You spend five years or so thinking that your (and Britain’s) palate and cooking is as global as it can get, and then you realise there’s a whole world left to explore.
So whilst Bill Granger’s Asian-Oz fusion is right up my street and delicious sounding (scallops with avocado, grapefruit, green apple plus fish sauce and lime salad; and brown rice sushi bowl with mirin dressed edamame salad) …
And Thomasina Miers’ Thai chicken BBQ with coconut rice will be absolutely stonking …
These aren’t new flavours any more.
The Sunday Times hosted recipes from Itamar Srulovich and Sarit Packer’s new Honey & Co. baking book. Food from the Middle East has been on our tongue since Claudia Roden, Diana Henry and Yotam Ottolenghi started packaging it nicely for us. But there’s a nuance to the Honey & Co. style, and their spice cakes with marzipan cream, chocolate tahini sandwich cookies and rose scented cheesecake on a coconut base are just a snippet of a pretty damn fantastic new book out from July (I’ve a sneak copy – it’s superb).
Then there’s Mauritius. Did this cuisine just sit under the ‘generic Indian’ banner until recently? Or was it unknown/ignored? In Saturday’s ‘Cook’, Henry Dimbleby and Jane Baxter set out a pretty compelling plan for a Mauritian feast: prawn and mussel rougaille, split peas and a white fish and tomato salad. OK so this might be a white Middle England interpretation of the theme, but hats off for taking inspiration and running with it. Worth noting that this series of easy group meals has been cracking so far.
Next, something completely different. As the Observer Food Monthly pointed out, we really know diddly squat about African food. The guys from The Groundnut Supper Club may well bring a little of that massive continent to the fore over the next few years; six recipes from their new cookbook is a decent start. Jollof sauce with chicken intrigued. Chicory with date and mustard tahini dressing, and mango kohlrabi salad seem as though they’e European ingredients dressed to African taste … but they’re still a fresh take on things. I’m keen for more.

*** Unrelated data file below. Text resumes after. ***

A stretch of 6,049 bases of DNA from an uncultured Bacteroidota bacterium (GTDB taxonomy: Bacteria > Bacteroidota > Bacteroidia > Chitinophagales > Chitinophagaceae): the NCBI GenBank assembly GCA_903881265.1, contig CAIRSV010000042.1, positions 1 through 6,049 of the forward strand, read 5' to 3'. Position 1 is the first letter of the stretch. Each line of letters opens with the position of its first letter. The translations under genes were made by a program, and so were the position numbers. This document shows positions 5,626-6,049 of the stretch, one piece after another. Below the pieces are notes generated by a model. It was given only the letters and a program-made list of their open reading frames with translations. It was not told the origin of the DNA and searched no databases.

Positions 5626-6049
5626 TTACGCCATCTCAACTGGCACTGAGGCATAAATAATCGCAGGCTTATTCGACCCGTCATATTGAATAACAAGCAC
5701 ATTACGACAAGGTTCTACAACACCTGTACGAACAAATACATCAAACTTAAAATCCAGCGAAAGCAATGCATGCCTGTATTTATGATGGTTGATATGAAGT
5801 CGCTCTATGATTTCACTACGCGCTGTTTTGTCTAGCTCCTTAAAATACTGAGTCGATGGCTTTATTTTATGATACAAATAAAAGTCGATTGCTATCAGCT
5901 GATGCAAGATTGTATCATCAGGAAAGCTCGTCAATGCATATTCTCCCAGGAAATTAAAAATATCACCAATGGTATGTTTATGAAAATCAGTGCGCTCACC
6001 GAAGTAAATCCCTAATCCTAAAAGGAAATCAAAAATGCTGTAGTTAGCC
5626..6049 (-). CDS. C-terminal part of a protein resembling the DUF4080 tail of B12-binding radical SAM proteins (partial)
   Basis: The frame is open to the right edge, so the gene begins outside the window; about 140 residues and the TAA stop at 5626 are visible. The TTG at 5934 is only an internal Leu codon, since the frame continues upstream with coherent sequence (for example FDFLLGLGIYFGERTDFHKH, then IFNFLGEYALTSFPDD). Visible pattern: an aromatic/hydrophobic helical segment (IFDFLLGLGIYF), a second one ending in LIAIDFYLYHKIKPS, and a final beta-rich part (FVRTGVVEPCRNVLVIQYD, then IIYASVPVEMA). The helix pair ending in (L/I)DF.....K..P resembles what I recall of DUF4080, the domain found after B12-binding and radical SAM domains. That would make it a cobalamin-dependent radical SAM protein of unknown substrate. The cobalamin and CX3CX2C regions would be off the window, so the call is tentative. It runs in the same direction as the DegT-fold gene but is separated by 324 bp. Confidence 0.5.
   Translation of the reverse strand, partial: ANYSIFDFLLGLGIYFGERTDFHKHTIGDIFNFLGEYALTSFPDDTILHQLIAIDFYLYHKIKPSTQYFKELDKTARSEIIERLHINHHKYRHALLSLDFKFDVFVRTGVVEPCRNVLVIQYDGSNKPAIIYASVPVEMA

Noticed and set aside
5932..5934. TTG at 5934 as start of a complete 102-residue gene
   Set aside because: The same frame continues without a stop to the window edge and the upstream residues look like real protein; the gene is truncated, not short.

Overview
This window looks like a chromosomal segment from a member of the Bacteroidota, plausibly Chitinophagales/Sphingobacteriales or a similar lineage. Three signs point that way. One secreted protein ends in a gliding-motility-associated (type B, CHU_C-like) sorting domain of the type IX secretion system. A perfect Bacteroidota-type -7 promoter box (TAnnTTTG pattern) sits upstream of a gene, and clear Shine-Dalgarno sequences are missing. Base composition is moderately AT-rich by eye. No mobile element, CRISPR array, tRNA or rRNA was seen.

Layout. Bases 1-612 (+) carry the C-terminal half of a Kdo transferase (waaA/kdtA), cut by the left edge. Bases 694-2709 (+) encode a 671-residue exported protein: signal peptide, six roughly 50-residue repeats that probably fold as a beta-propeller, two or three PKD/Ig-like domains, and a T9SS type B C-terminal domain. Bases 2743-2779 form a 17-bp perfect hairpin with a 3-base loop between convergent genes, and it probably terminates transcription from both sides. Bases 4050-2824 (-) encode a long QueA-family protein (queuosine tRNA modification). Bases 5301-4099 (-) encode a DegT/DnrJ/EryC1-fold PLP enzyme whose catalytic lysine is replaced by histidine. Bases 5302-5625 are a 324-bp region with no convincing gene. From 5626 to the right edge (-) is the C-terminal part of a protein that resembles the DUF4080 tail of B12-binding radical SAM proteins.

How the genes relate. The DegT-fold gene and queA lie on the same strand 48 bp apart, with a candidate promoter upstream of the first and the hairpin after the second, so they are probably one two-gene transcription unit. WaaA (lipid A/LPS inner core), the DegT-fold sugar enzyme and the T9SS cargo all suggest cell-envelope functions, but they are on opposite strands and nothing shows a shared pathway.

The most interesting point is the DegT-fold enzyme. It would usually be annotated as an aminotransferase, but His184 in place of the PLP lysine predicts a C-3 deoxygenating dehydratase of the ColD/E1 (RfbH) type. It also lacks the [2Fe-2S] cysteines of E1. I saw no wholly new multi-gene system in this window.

How about Axerbaijan? Is that on your bucket list or ‘tick, yep, done that’ chart? Me neither. But cook of the moment, Olia Hercules, made a strong case through two dishes rooted in that country in the Guardian’s ‘Cook’ supplement: a white fish stuffed with pomegranate and pomegranate molasses and a ‘why haven’t we always done this?’ sumac sherbert lemonade.
For the mid summer
There were plenty of recipes to suit the Midsummer weekend.
Peas and baby greens are so right now. Which means it was no surprise to see Mark Hix’s mid June Indy column focusing on things like pea and salmon broth, a spelt and bean risotto, and a pea shoot falafel salad. I imagine his summer vegetable casserole – with morels and a white wine, stock, and butter reduction sauce – is awesome.
Diana Henry’s Sunday Telegraph ‘Stella’ magazine recipes were all pea focused. Pea, lime and lemongrass soup sounds zesty and enlivening, and braised leeks with peas, feta and dill is one of those dishes that ought to be a side … but you’ll wolf it down before the main hits the table.
It was great to see Rosie Birkett featured in Saturday’s Telegraph. I’ve mentioned her excellent A Lot on Her Plate book before. Well, three recipes from that were featured this weekend, and all of them would go good guns right now: smoked trout with griddled lemon and cucumber; a perfect cherry pie; and a parsley, bacon and broad bean risotto.